aside The Total Solar Eclipse Of The Sun Can Be Viewed From USA On August 21, 2017

On August 21, 2017, NASA will be live streaming this event at NASA Eclipse 2017 Live – Streaming Video of August 21 Total Solar ..

Here is NASA’s instructions on how to make glasses to safely view this phenomenon. How to Make a Solar Eclipse & Sun Viewer | Total Solar Eclipse 2017


Here is a simple step by step instruction manual shared with us by a 8/16/17 LiveScience report:

“The best way to view an eclipse is through a simple pinhole camera. To build one, all you need are a few household supplies: a box (a shoe box will work), a small piece of tinfoil, a white sheet of paper, tape, a pin or needle, and a box cutter or X-Acto knife. [Photos show the step-by-step process of making a solar eclipse viewer.]”

Here’s how to make a solar eclipse viewer 5 easy steps:”

Step 1. “Cut a small hole (about 1 inch across) in one end of the shoe box, near an edge.”

Step 2. “Tape a piece of tinfoil over the hole.”

Step 3. “Using a pin or needle, punch a hole in the center of the foil.”

Step 4. “Tape a small piece of white paper to the inside of the box, at the opposite end from the foil-covered hole. The paper should be positioned so that light entering the box through the pin hole will hit it. This is where you’ll look for the sun.”

Step 5. “Cut a 1-inch-diameter hole in the box near the image screen (the white piece of paper), but on a different side of the box — the side adjacent to the screen. This is your viewing hole; it must be positioned such that you can look through it at an angle and see the image screen.”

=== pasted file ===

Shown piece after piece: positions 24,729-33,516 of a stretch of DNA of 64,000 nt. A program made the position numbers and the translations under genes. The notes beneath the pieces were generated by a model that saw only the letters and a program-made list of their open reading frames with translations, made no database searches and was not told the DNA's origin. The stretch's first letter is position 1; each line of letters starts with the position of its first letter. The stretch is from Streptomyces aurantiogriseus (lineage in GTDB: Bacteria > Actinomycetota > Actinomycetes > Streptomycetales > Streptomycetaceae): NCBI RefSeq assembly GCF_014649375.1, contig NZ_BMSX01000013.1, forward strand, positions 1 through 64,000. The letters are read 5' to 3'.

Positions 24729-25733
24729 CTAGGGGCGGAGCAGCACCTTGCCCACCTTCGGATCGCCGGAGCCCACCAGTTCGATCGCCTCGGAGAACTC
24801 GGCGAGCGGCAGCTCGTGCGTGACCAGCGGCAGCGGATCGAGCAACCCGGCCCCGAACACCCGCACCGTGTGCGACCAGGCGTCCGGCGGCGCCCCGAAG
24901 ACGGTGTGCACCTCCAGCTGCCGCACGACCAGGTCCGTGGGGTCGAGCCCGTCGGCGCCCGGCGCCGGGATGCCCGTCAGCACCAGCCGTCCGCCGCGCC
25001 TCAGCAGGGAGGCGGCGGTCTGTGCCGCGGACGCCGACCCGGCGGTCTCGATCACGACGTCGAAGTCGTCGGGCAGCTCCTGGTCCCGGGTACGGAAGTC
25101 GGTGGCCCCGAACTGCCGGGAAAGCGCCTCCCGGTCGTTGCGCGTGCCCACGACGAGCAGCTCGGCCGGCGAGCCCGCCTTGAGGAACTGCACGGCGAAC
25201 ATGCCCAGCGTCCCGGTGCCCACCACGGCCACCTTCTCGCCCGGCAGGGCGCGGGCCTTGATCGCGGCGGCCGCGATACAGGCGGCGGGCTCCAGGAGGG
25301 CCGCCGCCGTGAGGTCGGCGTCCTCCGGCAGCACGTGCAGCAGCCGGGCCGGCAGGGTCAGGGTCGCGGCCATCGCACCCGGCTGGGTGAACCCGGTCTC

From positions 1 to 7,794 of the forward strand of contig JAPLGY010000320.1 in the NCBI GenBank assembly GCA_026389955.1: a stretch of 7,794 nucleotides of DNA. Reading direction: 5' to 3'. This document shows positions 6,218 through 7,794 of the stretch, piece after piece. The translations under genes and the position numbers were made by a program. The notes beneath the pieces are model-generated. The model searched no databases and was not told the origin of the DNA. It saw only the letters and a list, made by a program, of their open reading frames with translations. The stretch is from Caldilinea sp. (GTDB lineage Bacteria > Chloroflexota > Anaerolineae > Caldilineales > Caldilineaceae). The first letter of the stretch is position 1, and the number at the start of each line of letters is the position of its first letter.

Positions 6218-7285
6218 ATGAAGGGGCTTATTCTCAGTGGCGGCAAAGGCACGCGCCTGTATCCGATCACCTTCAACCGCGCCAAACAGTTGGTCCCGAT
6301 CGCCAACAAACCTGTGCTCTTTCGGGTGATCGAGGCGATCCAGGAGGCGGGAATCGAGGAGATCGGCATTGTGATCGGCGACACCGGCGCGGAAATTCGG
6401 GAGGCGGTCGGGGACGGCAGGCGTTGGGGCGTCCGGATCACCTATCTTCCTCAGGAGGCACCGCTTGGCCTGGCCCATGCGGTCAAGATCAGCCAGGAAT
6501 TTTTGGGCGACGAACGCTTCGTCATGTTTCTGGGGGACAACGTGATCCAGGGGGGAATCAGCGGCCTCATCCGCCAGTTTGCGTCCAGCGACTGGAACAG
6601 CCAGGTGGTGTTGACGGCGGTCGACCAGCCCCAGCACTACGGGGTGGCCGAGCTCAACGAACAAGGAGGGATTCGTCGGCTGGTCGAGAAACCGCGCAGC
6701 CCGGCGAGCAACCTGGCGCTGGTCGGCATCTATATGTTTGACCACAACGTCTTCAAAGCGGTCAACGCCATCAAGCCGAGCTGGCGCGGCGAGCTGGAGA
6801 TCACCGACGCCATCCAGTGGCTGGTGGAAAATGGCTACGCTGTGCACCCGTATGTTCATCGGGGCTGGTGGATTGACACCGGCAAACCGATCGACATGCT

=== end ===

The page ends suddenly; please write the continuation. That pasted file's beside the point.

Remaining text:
“When the time comes for the eclipse, hold the shoe box so that it lines up with its own shadow, demonstrating that it is aligned with light from the sun. Stand so that when you look through the viewing hole, you can see a tiny bead of light on the image screen; that’s the sun. During the eclipse, you’ll see the shadow of the moon pass in front of the sun.”


A map of the United States showing the path of totality for the August 21, 2017 total solar eclipse.


“You can see a partial eclipse, where the moon covers only a part of the sun, anywhere in North America (see “Who can see it?”). To see a total eclipse, where the moon fully covers the sun for a short few minutes, you must be in the path of totality. The path of totality is a relatively thin ribbon, around 70 miles wide, that will cross the U.S. from West to East.  The first point of contact will be at Lincoln Beach, Oregon at 9:05 a.m. PDT. Totality begins there at 10:16 a.m. PDT.  Over the next hour and a half, it will cross through Oregon, Idaho, Wyoming, Montana, Nebraska, Iowa, Kansas, Missouri, Illinois, Kentucky, Tennessee, Georgia, and North and South Carolina.  The total eclipse will end near Charleston, South Carolina at 2:48 p.m. EDT.  From there the lunar shadow leaves the United States at 4:09 EDT.  Its longest duration will be near Carbondale, Illinois, where the sun will be completely covered for two minutes and 40 seconds.”

Example of eclipse times for cities in the path of totality.

“This celestial event is a solar eclipse in which the moon passes between the sun and Earth and blocks all or part of the sun for up to about three hours, from beginning to end, as viewed from a given location.  For this eclipse, the longest period when the moon completely blocks the sun from any given location along the path will be about two minutes and 40 seconds.  The last time the contiguous U.S. saw a total eclipse was in 1979.”
Diagram showing the Earth-sun-moon geometry of a total solar eclipse.


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